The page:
Actually, it’s been a very good year for every iteration of the A-word. According to the media-news site Romenesko, which pays attention to such things, “ass” has appeared 22 times on NPR in the last year, only three times “in reference to the animal.” And there’s been little objection among booksellers to the barely taboo-avoiding title of linguist Geoffrey Nunberg’s latest book, released in August.
The subtitle—“Assholism, the First Sixty Years”—makes it clear that Nunberg’s A-word is “asshole,” a word Nunberg says originated among American GIs during World War II and entered everyday language in the 1970s.*
I haven’t (yet) seen “asshole” in brand language, but—as noted in this space on several previous occasions—“ass” has been steadily gaining ground in the marketplace. In fact, “bad ass,” noun and adjective, has become practically a badge of brand honor.
“Yes you can drink rosé and still be a bad *ss.”
The winery’s own website, however, compares the taste of Charles & Charles rosé to Jolly Ranchers, which seems kind of candy-ass to me.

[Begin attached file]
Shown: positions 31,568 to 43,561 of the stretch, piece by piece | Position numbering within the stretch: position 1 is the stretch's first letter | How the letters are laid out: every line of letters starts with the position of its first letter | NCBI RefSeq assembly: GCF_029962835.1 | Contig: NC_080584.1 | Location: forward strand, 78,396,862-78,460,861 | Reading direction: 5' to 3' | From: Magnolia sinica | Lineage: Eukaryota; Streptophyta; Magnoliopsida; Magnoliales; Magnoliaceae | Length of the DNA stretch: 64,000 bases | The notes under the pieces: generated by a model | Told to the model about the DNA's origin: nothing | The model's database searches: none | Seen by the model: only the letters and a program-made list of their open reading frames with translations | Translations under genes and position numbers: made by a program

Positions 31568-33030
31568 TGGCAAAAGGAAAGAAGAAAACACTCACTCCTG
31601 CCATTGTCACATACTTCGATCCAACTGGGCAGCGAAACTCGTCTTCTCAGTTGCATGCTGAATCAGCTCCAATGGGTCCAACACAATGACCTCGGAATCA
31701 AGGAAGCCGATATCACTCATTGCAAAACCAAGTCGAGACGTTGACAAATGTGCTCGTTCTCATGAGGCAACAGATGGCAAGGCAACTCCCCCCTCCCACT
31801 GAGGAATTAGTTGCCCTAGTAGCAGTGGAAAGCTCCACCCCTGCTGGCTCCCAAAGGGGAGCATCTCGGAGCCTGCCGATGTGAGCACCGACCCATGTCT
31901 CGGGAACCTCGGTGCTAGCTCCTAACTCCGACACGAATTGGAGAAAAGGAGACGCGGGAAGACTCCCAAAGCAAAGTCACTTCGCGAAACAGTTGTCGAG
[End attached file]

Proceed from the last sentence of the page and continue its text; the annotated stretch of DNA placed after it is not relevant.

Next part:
Down in Los Angeles, there’s a food truck—excuse me, “gourmet mobile burger concept”—that puts “badass” right up front in the name: Baby’s Badass Burgers.
(Hat tip: Michael.)
Nasty Gal takes its name from the album by Betty Davis, “the patron saint of badass women,” according to the About Us page.
In other news, a movie called Ass Backwards, starring Clueless’s Alicia Silverstone, is currently in post(erior)-production. The film’s writers raised more than $50,000 in funding on Kickstarter but haven’t sent updates to backers in more than 15 months, which sounds downright A-wordish.
And because if I don’t include it I’m sure to hear from several of you, here’s your Big Ass Fans mention. The company, whose logo is a donkey’s behind, is based in Lexington, Kentucky; the ad is in the September 17 issue of the New Yorker and may represent the first time “bespoke” and “ass” have appeared together in a commercial context.
* I heard Nunberg talk about Ascent of the A-Word last month at San Francisco’s Commonwealth Club, where his interviewer was Robert J. Sutton, author of The No Asshole Rule. Because the event was being taped for public-radio broadcast, both gentlemen had to sidestep actual A-words in favor of “A-word.” It was an impressive exercise in forbearance, although Nunberg did slip in a D-word.